The realization of a correct incisional or excisional biopsy with safety margins if possible together with a histopathological study is absolutely neccesary for a proper diagnosis and treatment of the lesion (1-5).

The GCT has a benign behavior in most of cases. Recurrences are uncommon and frequently are the result of an incomplete resection of the original lesion (12). Nevertheless, locally agresive and manifestly malignant variants of this tumor have been described in the literature (12-14). In our case series no recurrences after the exeresis have been observed up to now.

The malignant variant of GCT is really quite uncommon and reveals clinical evidence of an aggressive nature and differential histologic characteristics as necrosis, polymorfic tumoral cells, vesicular nuclei with large nucleoli, abundant mitoses, etc. Its great proliferative activity can be demostrated through immunochemistry by the positive testing for Ki67 and p53 (16).

In most of our cases (87.5%), we observed pseudoepithliomatous hyperplasia in the overlying epithelium of the tumor. In other studies (1-5) the number of cases was not so high and did not exceed 50%. We think that this high prevalence in our cases could be related with other clinical parameters as the long time of evolution of the lesions or the more frequent lingual localization. Although it has not been demonstrated that the presence of pseudoepitheliomatous hyperplasia has pronostical implications, we believe it should be take into consideration, otherwise in presence of determined circumstances there may be an erroneus diagnosis of oral carcinoma that could advocate an aggressive therapy. For these reasons, it is really important to carry out the biopsy correctly, extracting the sample in its enterity to include all the elements that are necessary for the histological study.

The differential diagnosis of GCT must be done with other bening connective and neural tumors, as fibromas, lipomas, neuromas, neurofibromas or schwannomas, with its malingnant variants and even with the oral carcinoma.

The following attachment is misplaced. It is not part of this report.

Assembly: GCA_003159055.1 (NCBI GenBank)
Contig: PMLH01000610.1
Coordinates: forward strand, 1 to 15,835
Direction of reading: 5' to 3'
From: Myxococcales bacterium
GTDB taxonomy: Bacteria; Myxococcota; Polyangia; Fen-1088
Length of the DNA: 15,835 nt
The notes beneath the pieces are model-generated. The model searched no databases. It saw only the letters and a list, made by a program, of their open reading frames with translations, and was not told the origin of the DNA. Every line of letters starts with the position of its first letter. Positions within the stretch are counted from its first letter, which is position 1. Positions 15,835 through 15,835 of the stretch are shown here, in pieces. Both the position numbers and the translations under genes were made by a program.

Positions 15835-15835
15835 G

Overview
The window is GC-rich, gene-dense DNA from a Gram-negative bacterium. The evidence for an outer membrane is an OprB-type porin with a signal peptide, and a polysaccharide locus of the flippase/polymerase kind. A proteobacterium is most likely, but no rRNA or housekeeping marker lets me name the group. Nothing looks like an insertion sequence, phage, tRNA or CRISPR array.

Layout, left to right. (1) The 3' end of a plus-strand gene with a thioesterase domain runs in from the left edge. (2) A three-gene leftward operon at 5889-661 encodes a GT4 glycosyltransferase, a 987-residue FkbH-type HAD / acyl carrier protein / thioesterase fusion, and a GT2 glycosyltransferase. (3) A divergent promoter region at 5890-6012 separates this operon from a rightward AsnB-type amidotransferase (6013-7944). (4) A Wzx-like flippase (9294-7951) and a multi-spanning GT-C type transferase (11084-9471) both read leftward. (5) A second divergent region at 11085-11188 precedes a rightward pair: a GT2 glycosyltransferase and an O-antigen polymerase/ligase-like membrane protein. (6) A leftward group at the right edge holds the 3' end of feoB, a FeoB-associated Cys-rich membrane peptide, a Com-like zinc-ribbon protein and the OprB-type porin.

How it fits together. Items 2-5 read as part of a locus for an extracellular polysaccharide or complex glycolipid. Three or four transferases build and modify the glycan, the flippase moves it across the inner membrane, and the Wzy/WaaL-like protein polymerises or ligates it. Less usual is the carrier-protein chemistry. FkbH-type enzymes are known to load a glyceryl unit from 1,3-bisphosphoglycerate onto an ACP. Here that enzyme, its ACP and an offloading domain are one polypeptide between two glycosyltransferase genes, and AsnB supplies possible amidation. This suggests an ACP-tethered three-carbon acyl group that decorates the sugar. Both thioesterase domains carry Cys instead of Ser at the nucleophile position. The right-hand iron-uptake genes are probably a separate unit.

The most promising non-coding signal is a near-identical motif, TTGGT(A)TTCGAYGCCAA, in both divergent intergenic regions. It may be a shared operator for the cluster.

Immunochemistry besides helping to stablish the correct diagnosis has allowed to improve the knowledge of the controverted origin of this tumor [14-18]. Initially, it was thought that striated muscular cells were the progenitors of this tumor. Later on, new hypotheses based on immunochemistry studies were developed implicating mesenchymal cells, neural crest cells, histiocytes or Scwann cells in the histogenesis of GCT. At present, most of the authors consider that Schwann cells are the precursors of this tumor because of the the positive testing for S-100 protein and antigens among others as vimentina, glycoprotein or leu-7 and the observations using electronic microscopy which show a continuous basal layer around the tumoral cells with certain resemblance to the perineurium and the presence of structures compatible with myelin inside the liposomes [14,18]. However, many aspects are still unclear as to why and how this tumoral differentiation takes place.

In spite of the controverted origin of this tumor, when the extirpation is carried out correctly with enough safety margins the prognosis is positive, due to its slow growth, uncommon aggressiveness and its low tendency to recurrence [1-3,12-14].



Address for correspondence:
Dr. José Manuel Aguirre Urizar
Medicina Bucal. Departamento de Estomatología
Facultad de Medicina y Odontología
Universidad del País Vasco EHU
Leioa 48940. Vizcaya.

Received: 8-01-2005
Accepted: 7-05-2005